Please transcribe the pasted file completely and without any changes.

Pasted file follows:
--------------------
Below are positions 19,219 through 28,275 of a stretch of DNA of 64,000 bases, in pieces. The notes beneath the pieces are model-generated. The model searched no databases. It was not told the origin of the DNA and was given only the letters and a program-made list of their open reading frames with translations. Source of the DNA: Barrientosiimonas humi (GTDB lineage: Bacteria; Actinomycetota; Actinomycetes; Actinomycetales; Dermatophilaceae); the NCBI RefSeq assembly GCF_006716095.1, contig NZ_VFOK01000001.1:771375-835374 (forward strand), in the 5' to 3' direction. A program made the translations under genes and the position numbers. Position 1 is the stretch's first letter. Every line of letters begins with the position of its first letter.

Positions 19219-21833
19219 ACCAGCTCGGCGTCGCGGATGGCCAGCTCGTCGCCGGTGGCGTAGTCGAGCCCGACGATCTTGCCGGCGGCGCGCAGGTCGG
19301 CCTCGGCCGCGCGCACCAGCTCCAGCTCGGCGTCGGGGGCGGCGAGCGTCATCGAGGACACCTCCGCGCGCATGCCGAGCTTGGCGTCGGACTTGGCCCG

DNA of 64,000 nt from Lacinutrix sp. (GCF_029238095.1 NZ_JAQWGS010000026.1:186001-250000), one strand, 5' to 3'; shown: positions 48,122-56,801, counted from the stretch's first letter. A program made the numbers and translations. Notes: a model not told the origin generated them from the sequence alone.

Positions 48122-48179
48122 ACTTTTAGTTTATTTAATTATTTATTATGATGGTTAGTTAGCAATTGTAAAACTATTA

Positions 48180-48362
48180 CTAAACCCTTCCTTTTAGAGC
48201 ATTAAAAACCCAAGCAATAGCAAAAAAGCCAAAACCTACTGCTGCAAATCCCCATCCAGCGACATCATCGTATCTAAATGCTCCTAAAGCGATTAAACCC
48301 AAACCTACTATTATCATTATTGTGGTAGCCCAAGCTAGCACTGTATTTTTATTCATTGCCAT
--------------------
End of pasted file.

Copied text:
Below are positions 19,219 through 28,275 of a stretch of DNA of 64,000 bases, in pieces. The notes beneath the pieces are model-generated. The model searched no databases. It was not told the origin of the DNA and was given only the letters and a program-made list of their open reading frames with translations. Source of the DNA: Barrientosiimonas humi (GTDB lineage: Bacteria; Actinomycetota; Actinomycetes; Actinomycetales; Dermatophilaceae); the NCBI RefSeq assembly GCF_006716095.1, contig NZ_VFOK01000001.1:771375-835374 (forward strand), in the 5' to 3' direction. A program made the translations under genes and the position numbers. Position 1 is the stretch's first letter. Every line of letters begins with the position of its first letter.

Positions 19219-21833
19219 ACCAGCTCGGCGTCGCGGATGGCCAGCTCGTCGCCGGTGGCGTAGTCGAGCCCGACGATCTTGCCGGCGGCGCGCAGGTCGG
19301 CCTCGGCCGCGCGCACCAGCTCCAGCTCGGCGTCGGGGGCGGCGAGCGTCATCGAGGACACCTCCGCGCGCATGCCGAGCTTGGCGTCGGACTTGGCCCG

DNA of 64,000 nt from Lacinutrix sp. (GCF_029238095.1 NZ_JAQWGS010000026.1:186001-250000), one strand, 5' to 3'; shown: positions 48,122-56,801, counted from the stretch's first letter. A program made the numbers and translations. Notes: a model not told the origin generated them from the sequence alone.

Positions 48122-48179
48122 ACTTTTAGTTTATTTAATTATTTATTATGATGGTTAGTTAGCAATTGTAAAACTATTA

Positions 48180-48362
48180 CTAAACCCTTCCTTTTAGAGC
48201 ATTAAAAACCCAAGCAATAGCAAAAAAGCCAAAACCTACTGCTGCAAATCCCCATCCAGCGACATCATCGTATCTAAATGCTCCTAAAGCGATTAAACCC
48301 AAACCTACTATTATCATTATTGTGGTAGCCCAAGCTAGCACTGTATTTTTATTCATTGCCAT